Streetcar Tokens

by Josh on February 15, 2006 · 7 comments

in House History,Journal

At a time when Minneapolis’ suburban fringe consists of cul-de-sacs connected by miles and miles of highways, it’s hard to imagine that 80 years ago our house a few dozen blocks from downtown represented the edge of suburban development.

Today’s large lots in far-flung suburbs would be unthinkable without two or more cars per family, but our neighborhood was built on a different transportation paradigm: the streetcar. Many Twin Citians don’t know that from the early 20th century until 1954, Minneapolis and St. Paul had one of the finest and most extensive streetcar networks in the country. Streetcar service covered all areas of the cities and linked to some nearby towns as well.

Minneapolis Collection M4083

During a few dramatic years in the early 1950’s the streetcars were decomissioned and infamously burned, or sold to places like Newark and Mexico City. Twin Cities mass transit began an era of bus-only service and declining ridership that concluded in 2004 with the opening of the Hiawatha Light Rail line, 50 years after the last Minneapolis streetcar was pulled from the rails.

The old streetcars may be long gone, but they are not forgotten. In many places the rails were simply paved over. As the asphalt ages, cracks and chips away, glimpses of the rails are visible like fossils exposed in a streambed.

Another reminder of the streetcars are the tokens once used to pay fare. These show up on Ebay from time to time, and I recently won an auction for three Minneapolis Street Railway tokens to start a little streetcar collection.

streetcar tokens

This year the Minnesota legislature will be evaluating proposals to expand light rail and commuter rail service, but many legislators have balked at the expensive development costs of rail transit. It’s fascinating to think of how different our transit system could be and how much money could have been saved if only the old streetcar network had been maintained and expanded as the area grew.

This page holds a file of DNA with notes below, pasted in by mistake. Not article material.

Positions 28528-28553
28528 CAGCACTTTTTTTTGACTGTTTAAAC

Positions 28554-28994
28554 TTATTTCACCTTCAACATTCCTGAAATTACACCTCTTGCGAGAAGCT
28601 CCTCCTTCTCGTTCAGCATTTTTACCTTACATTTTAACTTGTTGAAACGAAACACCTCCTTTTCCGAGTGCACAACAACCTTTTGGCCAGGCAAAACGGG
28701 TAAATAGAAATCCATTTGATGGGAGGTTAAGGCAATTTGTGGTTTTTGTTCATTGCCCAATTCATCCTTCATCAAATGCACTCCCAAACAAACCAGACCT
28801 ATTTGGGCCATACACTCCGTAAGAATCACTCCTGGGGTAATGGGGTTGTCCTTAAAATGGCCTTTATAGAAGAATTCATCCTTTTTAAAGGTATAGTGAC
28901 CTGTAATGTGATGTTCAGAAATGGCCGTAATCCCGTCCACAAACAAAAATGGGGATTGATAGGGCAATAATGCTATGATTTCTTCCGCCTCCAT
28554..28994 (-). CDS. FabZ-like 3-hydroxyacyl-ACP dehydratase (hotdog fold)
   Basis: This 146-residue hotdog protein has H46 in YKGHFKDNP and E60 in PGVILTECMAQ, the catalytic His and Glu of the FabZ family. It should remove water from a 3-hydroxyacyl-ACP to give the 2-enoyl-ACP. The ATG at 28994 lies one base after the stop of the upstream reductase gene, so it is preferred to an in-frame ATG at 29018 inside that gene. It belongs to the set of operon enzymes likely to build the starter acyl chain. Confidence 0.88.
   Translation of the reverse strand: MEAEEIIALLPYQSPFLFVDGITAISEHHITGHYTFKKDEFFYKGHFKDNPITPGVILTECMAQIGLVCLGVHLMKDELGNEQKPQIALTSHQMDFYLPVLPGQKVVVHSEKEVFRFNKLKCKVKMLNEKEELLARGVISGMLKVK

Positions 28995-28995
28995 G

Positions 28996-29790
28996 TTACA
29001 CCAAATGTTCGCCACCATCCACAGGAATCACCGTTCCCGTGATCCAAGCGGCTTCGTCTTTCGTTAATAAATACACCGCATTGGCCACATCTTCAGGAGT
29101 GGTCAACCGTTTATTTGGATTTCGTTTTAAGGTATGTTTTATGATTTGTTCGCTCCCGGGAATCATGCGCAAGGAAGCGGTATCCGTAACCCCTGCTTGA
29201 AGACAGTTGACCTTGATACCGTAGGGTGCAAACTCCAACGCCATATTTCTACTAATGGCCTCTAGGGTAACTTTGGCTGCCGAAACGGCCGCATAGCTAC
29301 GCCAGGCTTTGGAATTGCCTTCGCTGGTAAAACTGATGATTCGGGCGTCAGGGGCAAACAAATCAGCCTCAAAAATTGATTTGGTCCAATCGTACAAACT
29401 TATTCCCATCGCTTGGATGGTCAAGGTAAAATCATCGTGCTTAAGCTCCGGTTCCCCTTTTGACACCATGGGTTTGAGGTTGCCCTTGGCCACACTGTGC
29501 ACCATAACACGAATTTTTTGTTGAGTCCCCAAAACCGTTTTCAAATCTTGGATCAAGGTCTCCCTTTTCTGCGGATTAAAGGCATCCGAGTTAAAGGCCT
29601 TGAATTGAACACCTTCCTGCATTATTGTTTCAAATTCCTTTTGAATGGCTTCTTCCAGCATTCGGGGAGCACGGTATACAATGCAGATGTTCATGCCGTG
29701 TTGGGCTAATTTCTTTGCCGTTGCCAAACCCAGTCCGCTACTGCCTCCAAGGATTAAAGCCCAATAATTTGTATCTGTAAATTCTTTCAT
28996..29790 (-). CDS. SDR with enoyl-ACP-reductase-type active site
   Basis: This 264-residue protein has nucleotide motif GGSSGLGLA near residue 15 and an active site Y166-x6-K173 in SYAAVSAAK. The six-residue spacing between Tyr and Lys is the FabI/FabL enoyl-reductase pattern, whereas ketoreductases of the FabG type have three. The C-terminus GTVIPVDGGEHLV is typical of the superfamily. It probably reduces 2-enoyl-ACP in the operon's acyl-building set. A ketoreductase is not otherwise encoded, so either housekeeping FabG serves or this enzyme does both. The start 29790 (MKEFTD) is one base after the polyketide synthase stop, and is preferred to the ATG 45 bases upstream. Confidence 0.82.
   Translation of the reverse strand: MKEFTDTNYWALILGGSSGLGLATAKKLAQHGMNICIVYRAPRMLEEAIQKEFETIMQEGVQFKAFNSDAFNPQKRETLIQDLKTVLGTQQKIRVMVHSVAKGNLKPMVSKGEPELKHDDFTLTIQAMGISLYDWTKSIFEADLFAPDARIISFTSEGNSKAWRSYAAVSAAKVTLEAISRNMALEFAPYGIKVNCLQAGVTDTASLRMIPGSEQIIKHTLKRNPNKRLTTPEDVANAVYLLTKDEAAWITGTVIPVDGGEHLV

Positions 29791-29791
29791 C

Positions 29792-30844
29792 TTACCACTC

More Streetcar Links

{ 7 comments… read them below or add one }

Derek February 15, 2006 at 1:05 pm

Our house was near the end of the streetcar line in Vancouver. I think it disappeared in the 40’s. I’ve heard some conspiracy theories involving GM

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Kristin February 15, 2006 at 3:40 pm

Streetcars are just so much more charming and fanciful than buses.

Reply

Josh February 15, 2006 at 2:22 pm

They’re more than theories. Twin Cities Rapid Transit executive Fred Ossanna and associate Barney Larrick were convicted of fraud in 1960 for activities stemming from the sale of the streetcars and purchase of GM buses.

The Minneapolis Public Library link above shows a famous photo of Ossanna accepting a check as the last streetcar burns in the background.

I’m also updating the post to include a wikipedia article on Twin Cities Rapid Transit that has a good historical summary and some nice photos.

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Becky October 14, 2010 at 10:03 am

I found two street car tokens among my Dad’s stuff. He died in l997 at age 97. Printed on them is
Nashville RY.& LT. co. Perhaps of some value to a collector.

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Mpltan February 26, 2012 at 2:00 am

I found a token in my grandfather’s stuff. It’s interesting I regard this little token to be of great historic and important value, as if finding gold. Yet I’m sure he’d think them as ordinary as the Metro Transit transfers that fly through our fingers every day.

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GailMarie May 19, 2012 at 8:19 pm

Anyone in the Twin Cities who wants a streetcar token from Minneapolis or St. Paul can go down to the Lake Harriet terminus (the replica Linden Hills station) at 42nd Street and buy a ride on the streetcar for $4. What you do with the token is up to you.

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Sherrie November 5, 2012 at 7:33 am

I found a Minneapolis street car token this past week while thoroughly sweeping out the fireplace of my parents old home in a renovation (rental property since 1991). Does anyone know how to find out the year(s) when certain tokens were made? I have the one with the ‘M’ in the middle. Also Josh, anyone, are you interested in buying the token? –just noticed some of the links above and I’ll check them out–GailMarie, are tokens from the Lake Harriet terminus the originals?

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